Russia is planning its own return to the Moon. The unmanned Luna-Glob mission is currently scheduled for 2012. This would be the first Russian mission to the Moon since 1976. A lunar orbiter will launch 13 small probes to impact the Moon. Ten of these will be High-Speed Penetrators which will impact the Moon at 4800 miles per hour, digging several feet into the surface of the Moon. These probes will land in the Mare Fecunditatis (Sea of Fertility). Two probes, the Penetration Landers will then be launched which will impact the Moon at a velocity between 140 and 440 miles per hour. One will land in the Mare Tranquillitatis (Sea of Tranquility) near the Apollo 11 landing site, and the other in the Oceanus Procellarum (Ocean of Storms) near the Apollo 12 landing site. The Apollo missions left seismic detectors which died a few weeks after landing, and the Russian penetrators will be able to compare seismic information with the older readings.
         The thirteenth and final probe is the Lunar Polar Lander which will land in a crater near the Lunar South Pole and search for lunar ice. This probe should land as gently as 11 miles per hour.
         The other 12 probes are specifically design to detect moonquakes to provide details about the interior of the Moon. The most important question is the size of the lunar core, which relates to the origin of the Moon. If the lunar core is small, say 0.5 percent of the mass of the Moon, that would favor the collision theory of the Moon’s origin, because that would indicate that the Moon was made from rock from the Earth’s crust and mantle. On the other hand, if the lunar core is 5 percent of the mass of the Moon, then the Moon probably condensed from the planetary nebula at the same time as the Earth.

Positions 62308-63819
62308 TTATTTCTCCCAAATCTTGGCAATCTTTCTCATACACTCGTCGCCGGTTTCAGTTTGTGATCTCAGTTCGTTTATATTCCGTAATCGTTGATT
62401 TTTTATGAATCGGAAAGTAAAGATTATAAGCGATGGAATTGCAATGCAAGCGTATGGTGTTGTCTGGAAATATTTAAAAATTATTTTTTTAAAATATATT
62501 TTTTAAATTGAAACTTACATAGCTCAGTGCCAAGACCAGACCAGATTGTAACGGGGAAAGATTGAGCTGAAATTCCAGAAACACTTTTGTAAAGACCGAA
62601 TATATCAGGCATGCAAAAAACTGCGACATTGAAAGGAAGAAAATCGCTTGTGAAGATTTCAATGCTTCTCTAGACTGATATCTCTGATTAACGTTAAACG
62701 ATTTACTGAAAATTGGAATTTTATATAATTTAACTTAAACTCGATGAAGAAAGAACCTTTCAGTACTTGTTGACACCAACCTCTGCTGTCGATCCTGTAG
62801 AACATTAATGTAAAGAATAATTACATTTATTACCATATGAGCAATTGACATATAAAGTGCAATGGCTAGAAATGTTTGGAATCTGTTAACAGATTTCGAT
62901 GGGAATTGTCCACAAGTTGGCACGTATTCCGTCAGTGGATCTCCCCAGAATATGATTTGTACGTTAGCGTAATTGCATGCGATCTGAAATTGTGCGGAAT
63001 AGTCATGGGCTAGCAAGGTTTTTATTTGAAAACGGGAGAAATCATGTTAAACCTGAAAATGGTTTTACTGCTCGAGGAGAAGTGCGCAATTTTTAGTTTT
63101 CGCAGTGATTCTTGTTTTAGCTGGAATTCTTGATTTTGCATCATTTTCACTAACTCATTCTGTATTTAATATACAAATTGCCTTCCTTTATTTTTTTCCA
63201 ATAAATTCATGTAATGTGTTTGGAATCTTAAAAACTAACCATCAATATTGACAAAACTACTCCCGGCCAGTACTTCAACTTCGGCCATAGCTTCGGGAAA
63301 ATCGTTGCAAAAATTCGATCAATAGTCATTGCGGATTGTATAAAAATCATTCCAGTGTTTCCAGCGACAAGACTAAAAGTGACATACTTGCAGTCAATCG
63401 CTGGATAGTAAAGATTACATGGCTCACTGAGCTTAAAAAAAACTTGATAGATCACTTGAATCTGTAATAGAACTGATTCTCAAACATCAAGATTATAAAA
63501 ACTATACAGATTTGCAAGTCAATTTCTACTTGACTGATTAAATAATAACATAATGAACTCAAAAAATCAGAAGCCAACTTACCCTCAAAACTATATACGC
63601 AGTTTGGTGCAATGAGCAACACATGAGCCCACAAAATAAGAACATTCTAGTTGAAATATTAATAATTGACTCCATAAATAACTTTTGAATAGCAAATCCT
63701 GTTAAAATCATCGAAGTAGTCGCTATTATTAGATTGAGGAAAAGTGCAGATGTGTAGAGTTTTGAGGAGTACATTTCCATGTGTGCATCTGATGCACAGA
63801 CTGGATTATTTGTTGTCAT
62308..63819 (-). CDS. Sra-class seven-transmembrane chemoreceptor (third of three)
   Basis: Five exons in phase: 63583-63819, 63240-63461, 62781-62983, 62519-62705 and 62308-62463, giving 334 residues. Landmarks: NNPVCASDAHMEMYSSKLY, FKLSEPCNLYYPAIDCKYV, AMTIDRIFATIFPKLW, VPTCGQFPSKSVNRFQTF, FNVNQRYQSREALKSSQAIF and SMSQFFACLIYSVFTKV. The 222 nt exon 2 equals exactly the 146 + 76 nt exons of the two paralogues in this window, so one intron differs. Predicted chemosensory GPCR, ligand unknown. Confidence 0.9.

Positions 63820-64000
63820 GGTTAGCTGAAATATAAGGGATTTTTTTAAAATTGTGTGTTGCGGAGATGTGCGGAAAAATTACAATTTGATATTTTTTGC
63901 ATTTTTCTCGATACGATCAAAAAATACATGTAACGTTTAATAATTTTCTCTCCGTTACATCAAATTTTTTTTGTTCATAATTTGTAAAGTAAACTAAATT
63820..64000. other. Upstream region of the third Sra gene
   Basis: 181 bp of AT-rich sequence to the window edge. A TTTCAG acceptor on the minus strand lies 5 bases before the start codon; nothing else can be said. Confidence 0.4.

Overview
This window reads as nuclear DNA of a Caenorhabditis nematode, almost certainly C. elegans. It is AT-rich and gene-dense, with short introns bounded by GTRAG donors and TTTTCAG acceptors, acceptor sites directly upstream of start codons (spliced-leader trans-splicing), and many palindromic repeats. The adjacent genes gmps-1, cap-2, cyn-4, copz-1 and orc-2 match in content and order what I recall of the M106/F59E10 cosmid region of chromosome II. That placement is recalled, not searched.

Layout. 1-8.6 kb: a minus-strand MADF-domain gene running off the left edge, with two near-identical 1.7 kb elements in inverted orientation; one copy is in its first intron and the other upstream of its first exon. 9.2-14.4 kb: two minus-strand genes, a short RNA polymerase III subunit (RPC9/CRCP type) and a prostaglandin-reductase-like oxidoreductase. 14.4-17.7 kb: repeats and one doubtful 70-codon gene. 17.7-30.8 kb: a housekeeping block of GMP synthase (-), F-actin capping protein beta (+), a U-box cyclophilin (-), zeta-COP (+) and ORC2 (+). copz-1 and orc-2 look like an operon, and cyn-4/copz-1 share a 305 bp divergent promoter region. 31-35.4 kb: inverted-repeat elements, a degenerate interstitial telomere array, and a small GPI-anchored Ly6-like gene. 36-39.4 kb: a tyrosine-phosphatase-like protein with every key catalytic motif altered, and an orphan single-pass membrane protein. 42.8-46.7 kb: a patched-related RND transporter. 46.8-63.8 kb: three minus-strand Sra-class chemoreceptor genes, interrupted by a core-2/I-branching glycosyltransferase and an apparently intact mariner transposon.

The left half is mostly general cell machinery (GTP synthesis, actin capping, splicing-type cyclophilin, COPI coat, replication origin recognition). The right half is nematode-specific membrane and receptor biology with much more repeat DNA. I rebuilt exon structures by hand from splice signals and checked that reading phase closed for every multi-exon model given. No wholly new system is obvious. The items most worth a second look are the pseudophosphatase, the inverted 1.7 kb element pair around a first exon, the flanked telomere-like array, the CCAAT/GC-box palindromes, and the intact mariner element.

In addition to returning to the Moon, Russia is planning missions to the vicinity of Mars—in particular, a sample return to the moon Phobos in 2009.
         Russia has always had bad luck with its Mars probes, especially compared with the highly successful Venera probes. This is odd, when you think about it, because landing a probe on Venus would seem a lot more difficult. In particular, Russia launched Phobos 1 and Phobos 2 for Phobos in July 1988. They were to drop seismometers, and Phobos 2 was to drop a lander. Phobos 2 was a particularly frustrating loss, because it almost reached Mars before contact was lost. Russia has also launched five missions with Mars landers. One lander crashed, one missed Mars entirely, two landed but only transmitted for a few seconds, and the Mars 96 landers never left Earth orbit. The Russians obviously have a point to prove with the Phobos-Grunt sample return mission.
         There will actually be quite a few nations launching lunar probes in the near future. Here is a sample:
         The Lunar Reconnaissance Orbiter (US) in October 2008. This will carry the Lunar Crater Observation and Sensing Satellite (LCROSS), the upper stage of which will be sent to impact the Shackleton Crater near the lunar south pole. LCROSS will be watching for signs of ice.
         Chandrayaan-1 (India) in September 2007. This includes a lunar orbiter and an impacting probe.
         China will be launching a series of Chang’e probes, beginning with Chang’e 1 orbiter in April 2007. Chang’e is the Chinese Moon goddess. Chang’e 2 will include a lunar lander, and later missions include sample returns and reconnaissance for a manned landing.
         Japan has quite a few missions planned, including the SELENE orbiter in 2007, the LUNAR-A mission with orbiter and penetrators in 2010. (This mission was originally supposed to be launched in 2004, so take that launch date with a grain of salt.)
         I haven’t any word on lunar probes from the European Space Agency, which prefers missions beyond the Earth-Moon system.

Space-Related Articles

         The August issue of Sky & Telescope comes with an 81-minute documentary on the first fifteen years of the Hubble Space Telescope. It incidentally gives you a history of the Universe. It’s pretty interesting, not to mention nice to look at. It’s sometimes hard to tell what is CGI and what is actual photographs.